Black Cumin Seed
Active Constituents: Thymoquinone, Thymohydroquinone, Dithymoquinone, p-Cymene, Carvacrol, 4-Terpineol, t-Anethol, Sesquiterpenelongifolene, α-Pinene, Thymol. Isoquinoline Alkaloids; Nigellicimine and Nigellicimine N-oxide. Pyrazol Alkaloids; Nigellidine and Nigellicine.
Nutrition: Protein, Carbohydrates, Crude Fiber, Linoleic/Oleic Fatty Acids, Rich in Unsaturated Fatty Acids, Minerals, and Vitamins.
Extraction Methods: Steam and Hydro Distillation, Ethanol, ENS Method, Soxhlet, Super-Critical CO2, Cold-Press...
- Insulin Sensitizing
- Interferon Inducer
- Gluconeogenesis Inhibitor
- Leukotriene Antagonist
- Tumor Necrosis Factor/TNF Alpha Inhibitor
- Cancers; Gastrointestinal, Lung, Cervix, Liver, Blood System, Kidney, Skin, and Cardiovascular.
- Intestinal Parasites
- Rheumatoid Arthritis
- Opioid Dependency - Long Term Use as a Treatment
- Type-2 Diabetes
- Nervous System issues; Memory, Neurotoxicity, Pain, Depression, Anxiety, Epilepsy
- Autoimmune Disorders
- Protects/Heals Cells from Damage During Chemo-Therapy
- Infections/Conditions caused by various types of Staphylococcus -MRSA-
- Fungal Infections
The seeds require several methods to extract the different constituents
Black Cumin is a flowering plant that's native to Asia, the Middle East, and North Africa and has been used as a panacea for over 3,000 years by ancient cultures in those regions and is still widely used today for its remarkable benefits and is consumed as a spice in cultural dishes throughout its native locales for its flavor and the body's well-being. In it are a variety of active compounds with one of particular interest, called thymoquinone, that's behind its medicinal value.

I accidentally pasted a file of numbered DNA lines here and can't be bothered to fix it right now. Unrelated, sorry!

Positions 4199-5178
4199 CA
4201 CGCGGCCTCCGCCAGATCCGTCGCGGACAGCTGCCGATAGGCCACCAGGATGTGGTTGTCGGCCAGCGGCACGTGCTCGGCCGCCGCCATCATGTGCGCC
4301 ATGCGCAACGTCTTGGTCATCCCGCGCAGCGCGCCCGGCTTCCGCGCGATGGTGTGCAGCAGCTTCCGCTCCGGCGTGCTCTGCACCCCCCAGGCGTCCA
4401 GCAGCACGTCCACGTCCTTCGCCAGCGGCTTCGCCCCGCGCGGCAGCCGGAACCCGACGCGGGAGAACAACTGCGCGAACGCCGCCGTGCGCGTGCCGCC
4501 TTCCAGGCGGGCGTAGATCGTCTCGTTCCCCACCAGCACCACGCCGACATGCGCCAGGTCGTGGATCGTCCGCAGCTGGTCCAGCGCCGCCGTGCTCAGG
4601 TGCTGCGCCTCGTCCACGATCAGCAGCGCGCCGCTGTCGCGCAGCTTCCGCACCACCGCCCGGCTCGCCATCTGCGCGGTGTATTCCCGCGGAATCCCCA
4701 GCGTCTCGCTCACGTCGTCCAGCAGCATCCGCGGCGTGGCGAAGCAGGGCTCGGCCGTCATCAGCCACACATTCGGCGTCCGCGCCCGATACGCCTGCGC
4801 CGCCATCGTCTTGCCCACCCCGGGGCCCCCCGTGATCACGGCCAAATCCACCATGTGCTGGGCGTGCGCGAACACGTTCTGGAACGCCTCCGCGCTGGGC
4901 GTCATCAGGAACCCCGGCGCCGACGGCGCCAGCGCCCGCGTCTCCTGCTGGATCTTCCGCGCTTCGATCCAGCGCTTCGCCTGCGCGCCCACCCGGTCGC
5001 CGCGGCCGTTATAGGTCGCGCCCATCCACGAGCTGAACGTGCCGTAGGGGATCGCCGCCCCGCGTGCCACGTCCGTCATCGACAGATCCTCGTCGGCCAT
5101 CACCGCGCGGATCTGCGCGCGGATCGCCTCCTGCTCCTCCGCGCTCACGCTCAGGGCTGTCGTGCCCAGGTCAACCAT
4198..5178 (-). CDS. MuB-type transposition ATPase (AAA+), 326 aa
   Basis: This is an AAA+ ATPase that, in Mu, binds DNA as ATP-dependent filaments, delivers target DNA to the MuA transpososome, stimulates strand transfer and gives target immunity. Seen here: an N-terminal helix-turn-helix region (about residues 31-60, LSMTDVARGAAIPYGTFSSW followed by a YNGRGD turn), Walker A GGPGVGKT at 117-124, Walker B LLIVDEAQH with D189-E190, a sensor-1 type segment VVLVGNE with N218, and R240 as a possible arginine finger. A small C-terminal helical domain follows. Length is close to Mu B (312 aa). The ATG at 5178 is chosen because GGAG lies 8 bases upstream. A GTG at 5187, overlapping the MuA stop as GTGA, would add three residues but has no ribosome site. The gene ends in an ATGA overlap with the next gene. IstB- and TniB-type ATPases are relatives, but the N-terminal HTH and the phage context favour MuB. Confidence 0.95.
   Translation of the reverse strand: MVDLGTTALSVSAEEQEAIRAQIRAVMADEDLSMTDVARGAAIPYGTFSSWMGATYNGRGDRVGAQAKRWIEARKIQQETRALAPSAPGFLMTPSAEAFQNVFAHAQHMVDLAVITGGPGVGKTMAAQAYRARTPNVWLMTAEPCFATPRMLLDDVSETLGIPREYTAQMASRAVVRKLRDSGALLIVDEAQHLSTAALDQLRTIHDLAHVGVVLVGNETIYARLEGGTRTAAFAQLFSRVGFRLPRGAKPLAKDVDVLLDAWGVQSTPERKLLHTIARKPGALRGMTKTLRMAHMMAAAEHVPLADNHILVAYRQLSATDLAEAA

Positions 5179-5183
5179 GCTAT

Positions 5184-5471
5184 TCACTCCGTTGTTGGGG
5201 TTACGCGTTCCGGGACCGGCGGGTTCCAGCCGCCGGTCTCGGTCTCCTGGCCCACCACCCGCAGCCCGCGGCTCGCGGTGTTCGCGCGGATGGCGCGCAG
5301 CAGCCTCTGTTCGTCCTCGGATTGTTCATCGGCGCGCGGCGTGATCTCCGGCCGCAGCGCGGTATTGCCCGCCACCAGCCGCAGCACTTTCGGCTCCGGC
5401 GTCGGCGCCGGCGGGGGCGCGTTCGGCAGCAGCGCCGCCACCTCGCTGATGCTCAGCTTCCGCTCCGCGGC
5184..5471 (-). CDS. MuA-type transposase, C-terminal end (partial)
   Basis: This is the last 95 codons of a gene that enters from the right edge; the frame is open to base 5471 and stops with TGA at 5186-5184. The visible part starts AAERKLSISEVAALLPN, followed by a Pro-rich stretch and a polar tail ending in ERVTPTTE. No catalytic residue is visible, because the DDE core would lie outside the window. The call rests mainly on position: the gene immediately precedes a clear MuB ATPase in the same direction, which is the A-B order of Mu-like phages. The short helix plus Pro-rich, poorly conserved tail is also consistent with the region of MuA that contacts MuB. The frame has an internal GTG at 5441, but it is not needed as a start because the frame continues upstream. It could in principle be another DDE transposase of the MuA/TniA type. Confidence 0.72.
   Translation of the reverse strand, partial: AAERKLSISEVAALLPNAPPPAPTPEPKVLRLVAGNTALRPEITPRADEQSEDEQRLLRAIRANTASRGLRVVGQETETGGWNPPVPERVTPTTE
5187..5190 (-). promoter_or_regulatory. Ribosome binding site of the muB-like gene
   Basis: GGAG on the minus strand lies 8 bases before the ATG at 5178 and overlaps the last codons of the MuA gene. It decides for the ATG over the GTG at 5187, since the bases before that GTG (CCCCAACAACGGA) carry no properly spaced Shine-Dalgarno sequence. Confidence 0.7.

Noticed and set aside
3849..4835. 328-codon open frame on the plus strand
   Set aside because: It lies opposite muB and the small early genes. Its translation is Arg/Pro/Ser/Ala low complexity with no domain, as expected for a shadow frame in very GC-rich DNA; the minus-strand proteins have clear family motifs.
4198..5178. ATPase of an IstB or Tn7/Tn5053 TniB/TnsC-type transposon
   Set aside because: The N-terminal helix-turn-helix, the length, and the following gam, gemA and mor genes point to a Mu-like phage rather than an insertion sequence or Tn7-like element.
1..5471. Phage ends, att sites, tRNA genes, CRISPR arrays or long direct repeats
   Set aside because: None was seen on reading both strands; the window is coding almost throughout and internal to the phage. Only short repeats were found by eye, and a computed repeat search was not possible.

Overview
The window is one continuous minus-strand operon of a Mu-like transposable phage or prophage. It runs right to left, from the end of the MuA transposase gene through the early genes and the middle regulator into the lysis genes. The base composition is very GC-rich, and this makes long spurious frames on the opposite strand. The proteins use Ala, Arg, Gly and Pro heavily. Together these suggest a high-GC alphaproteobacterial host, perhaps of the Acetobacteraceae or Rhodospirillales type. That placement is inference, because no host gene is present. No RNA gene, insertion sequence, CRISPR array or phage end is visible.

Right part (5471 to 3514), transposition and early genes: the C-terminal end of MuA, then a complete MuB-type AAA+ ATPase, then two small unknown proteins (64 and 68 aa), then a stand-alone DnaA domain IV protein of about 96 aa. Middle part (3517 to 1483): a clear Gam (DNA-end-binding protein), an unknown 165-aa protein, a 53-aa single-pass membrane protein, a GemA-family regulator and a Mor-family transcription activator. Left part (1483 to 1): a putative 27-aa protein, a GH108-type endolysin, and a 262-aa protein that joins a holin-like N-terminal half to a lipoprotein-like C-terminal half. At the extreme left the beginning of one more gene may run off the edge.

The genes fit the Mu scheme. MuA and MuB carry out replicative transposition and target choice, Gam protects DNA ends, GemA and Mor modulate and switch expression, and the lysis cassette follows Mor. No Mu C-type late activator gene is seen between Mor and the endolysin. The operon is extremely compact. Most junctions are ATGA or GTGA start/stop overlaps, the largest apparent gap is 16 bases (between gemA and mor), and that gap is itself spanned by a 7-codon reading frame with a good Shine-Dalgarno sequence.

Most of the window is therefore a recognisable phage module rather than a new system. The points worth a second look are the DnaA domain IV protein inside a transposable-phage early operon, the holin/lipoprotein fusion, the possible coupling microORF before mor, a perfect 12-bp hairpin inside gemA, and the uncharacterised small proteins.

The seeds used in a savory Borek pastry
Nigella sativa has been used since biblical times in traditional dishes for its flavor with a profile of being peppery, slightly sweet, lightly bitter, earthy, with smoky notes and a resemblance to thyme and anise. These lend to it being paired in cuisine with yogurt, a bread topping to savory dishes, biscuits, meat, salads, sauces, pickled foods, and vegetables with other spices like cumin, fennel, mustard, fenugreek, and several herbs. Because of its extensive use in the kitchen and in folk medicine, its name differs and gets confused from one country to another, often called black seed, black caraway, kalonji, Roman coriander, to name a few, because of it's similarities in flavor to several herbs and spices.
In folk medicine, black cumin is a cure-all and has been hailed by ancient healers as a very powerful plant to have in your medicine cabinet because of its ability to modulate various biological pathways, being used to treat stomach issues, skin conditions, and many others which varied between cultures. Queen Nefertiti used it to maintain her youthful skin, it was found in many Egyptian tombs including King Tuts, it was used in several ancient systems of medicine such as Yunani, Ayurvedic, traditional Chinese medicine, and more. It is warm, dry, and pungent with qualities of being anthelmintic (parasite), sternutatory (sinus/allergy), masticatory (saliva/digestive/appetite), lactagogue (induce lactation), lithontriptic (bladder/kidney stones), resolvent (inflammation/swelling), and carminative (gastrointestinal relief). Works wonders at clearing phlegm as it warms the lungs, it freely allows the movement of Qi, assists and promotes menstruation, aids in labor, clear dampness in the body, and opens up the airways/channels because of its work on inflammation.